If I can't get something cheap enough on eBay to pay for some professional TLC, I don't buy it. I've been putting together a set of Cooke SP II/III lenses off eBay. If I can't get a lens cheap, leaving some room in the budget to send it to Guy at ZGC for checkout and collimation, I pass on it. I'm very picky about any photos, I assume if a lens looks beat up then it hasn't had professional ownership and is probably trouble. So far I haven't got burnt and have got a couple of REAL deals like the 25mm SIII that needed repair (someone pulled the focus stop screw to get in closer and jammed the focus adjustment). Guy was able to fix and collimate it for ZGC's minimum charge.
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#18 Robert Houllahan

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Posted 08 June 2007 - 12:51 PM

The real bummer is that buyers are very reluctant to leave negative feedback on eBay for fear that they will get a "retaliatory" negative against their own feedback, left by a dishonest seller.



I had this happen after buying a piece of computer equipment (never again on ebay) and the guy in San Fran never sent the thing and I had to go through paypal to try to recover the loot (I got back something like 500 of the 800 bucks) and then after many emails, calls, etc I left him negative feedback which he shot back at me I think he said I was "Impatient" and I thought about getting in the Jag and taking a trip to San Fran with my Mossberg but gas being what it is it would be too much money for the satisfaction and then the jail time would really cut into my film making and lab running...... :blink:

-Rob-
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#19 Joel Whybrow

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Posted 08 June 2007 - 10:06 PM

$3,051.99


I personally think that's perfectly reasonable.

I'd be shocked to find a similar working SR for a similar price and if it is in fact as delapedated as stated, it sure doesn't look it. There's plenty of salvagable/repairable parts there I recon. If it really is as bad as said.

Personally I'm saving for an SR2 but $3,051.99 for an SR1 in any condition on fleabay is rare beans if you ask me.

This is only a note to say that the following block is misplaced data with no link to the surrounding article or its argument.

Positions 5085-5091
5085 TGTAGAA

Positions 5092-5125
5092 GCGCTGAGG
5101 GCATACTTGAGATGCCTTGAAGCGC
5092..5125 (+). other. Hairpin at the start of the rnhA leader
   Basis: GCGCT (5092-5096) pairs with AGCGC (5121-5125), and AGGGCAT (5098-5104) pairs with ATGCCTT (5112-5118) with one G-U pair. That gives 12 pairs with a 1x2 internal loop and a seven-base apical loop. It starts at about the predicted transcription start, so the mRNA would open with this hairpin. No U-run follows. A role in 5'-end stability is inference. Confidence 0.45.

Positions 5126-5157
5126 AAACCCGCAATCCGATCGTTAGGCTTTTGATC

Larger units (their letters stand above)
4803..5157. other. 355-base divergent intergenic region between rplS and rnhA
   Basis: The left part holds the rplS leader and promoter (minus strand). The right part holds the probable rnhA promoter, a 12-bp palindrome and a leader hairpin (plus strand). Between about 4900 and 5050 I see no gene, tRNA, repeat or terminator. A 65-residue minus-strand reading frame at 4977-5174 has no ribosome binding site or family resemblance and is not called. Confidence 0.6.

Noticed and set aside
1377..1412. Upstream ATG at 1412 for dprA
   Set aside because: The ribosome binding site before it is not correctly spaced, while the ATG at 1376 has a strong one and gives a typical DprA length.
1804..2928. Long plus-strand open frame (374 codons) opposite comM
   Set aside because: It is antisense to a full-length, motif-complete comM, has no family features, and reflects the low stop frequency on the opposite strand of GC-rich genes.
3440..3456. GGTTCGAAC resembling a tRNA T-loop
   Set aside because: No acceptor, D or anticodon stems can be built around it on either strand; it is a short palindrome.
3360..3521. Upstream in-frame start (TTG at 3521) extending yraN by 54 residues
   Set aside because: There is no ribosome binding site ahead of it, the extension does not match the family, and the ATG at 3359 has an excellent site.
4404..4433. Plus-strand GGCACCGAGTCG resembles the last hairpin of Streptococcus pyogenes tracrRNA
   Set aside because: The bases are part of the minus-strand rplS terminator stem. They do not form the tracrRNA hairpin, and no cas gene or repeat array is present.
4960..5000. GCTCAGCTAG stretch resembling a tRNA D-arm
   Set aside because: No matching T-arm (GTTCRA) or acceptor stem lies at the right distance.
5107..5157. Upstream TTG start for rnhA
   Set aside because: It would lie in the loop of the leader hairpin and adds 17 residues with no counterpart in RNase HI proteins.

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#20 Tim Carroll

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Posted 08 June 2007 - 10:22 PM

I personally think that's perfectly reasonable.

I'd be shocked to find a similar working SR for a similar price and if it is in fact as delapedated as stated, it sure doesn't look it. There's plenty of salvagable/repairable parts there I recon. If it really is as bad as said.

Personally I'm saving for an SR2 but $3,051.99 for an SR1 in any condition on fleabay is rare beans if you ask me.


I would disagree about the price. There was an Arriflex 16SR for sale a couple of months ago that a small production company in Colorado was selling. It was in fine working condition and they had just used it on a production. The auction started at $2750, and no one bid on it.

The bottom has really fallen out of the market for the SR1 right now. Maybe it will come back. I would think it should.

And maybe it's the whole 16mm and Super 16mm market right now. I think it is ridiculous that Mitch Gross's Super 16 Aaton LTR54 with three Super 16 mags and a video tap, and the whole package was just serviced by Abel Cine Tech, the Aaton experts in this country, and it is selling for $7500. That package would have been over $12,000 just a year ago.

I don't know if it's all the HD available these days, or cameras like the RED, or what, but prices for 16mm motion picture camera gear are in sad shape for sellers. On the plus side it's a buyers market right now.

-Tim